"I think it’s time that the legislature just study the issue, and I ask that this delegation make a motion to bring back a study - should we continue to have three cities?" Robinson asked. "Is that economically feasible? Because we have three different mayors, three different councils, three different levels of government. Should we streamline things a little bit and have, maybe, one city or two cities or no cities? I don’t know what the answer is so over the next year, we can have the study done along with significant public input."

Titsworth said the population has fluctuated in recent years. On Tuesday, the Holmes Beach mayor and city commissioners also said they have more and more people visiting – creating more traffic.

More than 100 people packed the room Tuesday night. The public comment period about the issue took about an hour. Everyone who spoke was against the parking garage and consolidation.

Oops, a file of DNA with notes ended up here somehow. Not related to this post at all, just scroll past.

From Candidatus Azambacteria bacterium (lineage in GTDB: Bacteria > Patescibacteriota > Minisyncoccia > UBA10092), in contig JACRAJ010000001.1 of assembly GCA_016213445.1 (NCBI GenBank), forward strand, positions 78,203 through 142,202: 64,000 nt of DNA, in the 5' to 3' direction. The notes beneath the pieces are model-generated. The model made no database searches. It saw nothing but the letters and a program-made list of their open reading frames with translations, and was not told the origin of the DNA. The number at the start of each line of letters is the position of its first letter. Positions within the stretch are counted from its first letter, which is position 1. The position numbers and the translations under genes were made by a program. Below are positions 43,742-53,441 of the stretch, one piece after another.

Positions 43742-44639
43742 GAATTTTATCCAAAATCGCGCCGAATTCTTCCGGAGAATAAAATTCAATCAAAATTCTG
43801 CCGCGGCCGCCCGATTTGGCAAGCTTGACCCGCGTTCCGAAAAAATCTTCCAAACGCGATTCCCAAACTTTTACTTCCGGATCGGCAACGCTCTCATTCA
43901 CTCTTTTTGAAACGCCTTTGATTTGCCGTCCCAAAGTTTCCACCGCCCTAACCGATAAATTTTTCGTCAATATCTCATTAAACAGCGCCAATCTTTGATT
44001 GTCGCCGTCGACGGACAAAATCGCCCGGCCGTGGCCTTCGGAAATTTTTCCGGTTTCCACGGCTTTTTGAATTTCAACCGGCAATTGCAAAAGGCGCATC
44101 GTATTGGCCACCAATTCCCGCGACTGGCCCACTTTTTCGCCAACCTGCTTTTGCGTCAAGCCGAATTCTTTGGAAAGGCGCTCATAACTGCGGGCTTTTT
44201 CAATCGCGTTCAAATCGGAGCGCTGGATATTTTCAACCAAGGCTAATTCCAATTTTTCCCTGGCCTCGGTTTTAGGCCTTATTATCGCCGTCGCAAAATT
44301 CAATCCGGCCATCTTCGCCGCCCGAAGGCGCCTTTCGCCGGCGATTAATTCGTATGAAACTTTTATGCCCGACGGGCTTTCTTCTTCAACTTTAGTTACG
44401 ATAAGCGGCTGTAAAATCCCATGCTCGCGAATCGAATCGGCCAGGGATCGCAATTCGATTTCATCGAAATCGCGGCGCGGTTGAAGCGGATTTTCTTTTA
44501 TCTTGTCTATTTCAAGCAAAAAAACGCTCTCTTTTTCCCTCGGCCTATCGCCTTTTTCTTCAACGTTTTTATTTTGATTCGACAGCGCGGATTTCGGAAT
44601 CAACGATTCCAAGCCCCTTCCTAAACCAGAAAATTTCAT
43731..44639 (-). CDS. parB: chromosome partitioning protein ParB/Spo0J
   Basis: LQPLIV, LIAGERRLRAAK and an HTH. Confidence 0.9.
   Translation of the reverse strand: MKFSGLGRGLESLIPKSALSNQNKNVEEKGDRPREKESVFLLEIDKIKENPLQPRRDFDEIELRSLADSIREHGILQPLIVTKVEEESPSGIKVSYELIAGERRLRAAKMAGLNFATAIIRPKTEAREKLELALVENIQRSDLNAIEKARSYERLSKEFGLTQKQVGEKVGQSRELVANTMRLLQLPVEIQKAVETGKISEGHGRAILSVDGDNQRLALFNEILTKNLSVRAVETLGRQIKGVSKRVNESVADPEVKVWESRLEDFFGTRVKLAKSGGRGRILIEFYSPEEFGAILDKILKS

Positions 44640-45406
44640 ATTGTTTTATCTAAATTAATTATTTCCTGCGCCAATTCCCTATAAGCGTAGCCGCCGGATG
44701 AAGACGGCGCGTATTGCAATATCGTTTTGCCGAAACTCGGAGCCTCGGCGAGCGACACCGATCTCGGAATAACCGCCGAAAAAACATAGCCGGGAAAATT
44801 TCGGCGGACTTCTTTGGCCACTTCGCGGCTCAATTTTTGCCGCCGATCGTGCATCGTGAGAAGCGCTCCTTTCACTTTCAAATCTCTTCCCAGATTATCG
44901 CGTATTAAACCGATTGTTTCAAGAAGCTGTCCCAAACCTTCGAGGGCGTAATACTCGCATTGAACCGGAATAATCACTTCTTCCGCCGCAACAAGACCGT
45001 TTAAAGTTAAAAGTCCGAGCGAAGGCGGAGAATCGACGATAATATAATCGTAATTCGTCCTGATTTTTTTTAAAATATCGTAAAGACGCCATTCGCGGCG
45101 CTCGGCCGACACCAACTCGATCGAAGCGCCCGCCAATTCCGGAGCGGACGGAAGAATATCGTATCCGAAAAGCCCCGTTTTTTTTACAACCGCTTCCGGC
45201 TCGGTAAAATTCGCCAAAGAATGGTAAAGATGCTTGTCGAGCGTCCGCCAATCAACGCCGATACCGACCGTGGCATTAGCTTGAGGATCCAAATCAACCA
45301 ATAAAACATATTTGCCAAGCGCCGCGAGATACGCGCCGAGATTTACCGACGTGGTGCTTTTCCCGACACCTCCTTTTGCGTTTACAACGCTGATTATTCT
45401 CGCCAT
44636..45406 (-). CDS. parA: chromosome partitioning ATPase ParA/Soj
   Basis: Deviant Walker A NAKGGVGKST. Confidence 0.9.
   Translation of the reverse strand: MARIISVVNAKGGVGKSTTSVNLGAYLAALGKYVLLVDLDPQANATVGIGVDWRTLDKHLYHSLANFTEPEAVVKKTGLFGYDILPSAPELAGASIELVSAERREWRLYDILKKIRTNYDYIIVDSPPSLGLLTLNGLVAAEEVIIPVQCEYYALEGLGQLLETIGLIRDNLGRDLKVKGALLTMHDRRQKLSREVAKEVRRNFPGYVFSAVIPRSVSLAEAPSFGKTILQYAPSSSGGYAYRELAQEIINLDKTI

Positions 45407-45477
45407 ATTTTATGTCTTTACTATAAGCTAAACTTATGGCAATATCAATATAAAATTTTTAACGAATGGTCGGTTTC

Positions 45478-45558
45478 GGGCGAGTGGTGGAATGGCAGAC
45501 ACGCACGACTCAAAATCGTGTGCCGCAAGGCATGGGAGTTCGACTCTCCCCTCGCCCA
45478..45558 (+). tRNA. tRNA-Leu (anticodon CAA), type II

"I’m angry," one resident said. "I’m appalled. These people are supposed to represent us, and who are they representing? That is the question here. They’re not representing us. We didn’t ask for this. If they think they’re going to clear out all of the residents and make this a cash cow chaos, really, I think they’re going to find out we’re not going to give up on this one."

"Let’s give them heck and let’s go after them," said Jeff Dentz, who has lived in the area for 25 years.

City Commissioner Terry Schaefer said island leaders were blindsided. He said no one from the three cities was told about the parking garage proposal or about a consolidation talk before the legislative delegation meeting. Titsworth said she met with state leaders in May about finding solutions to the parking headache, but the proposal for the garage wasn’t brought to her attention until it came up at the legislative delegation meeting. 

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Titsworth also said the city’s ordinance doesn’t allow for the use of the parking garage, adding that state leaders knew that.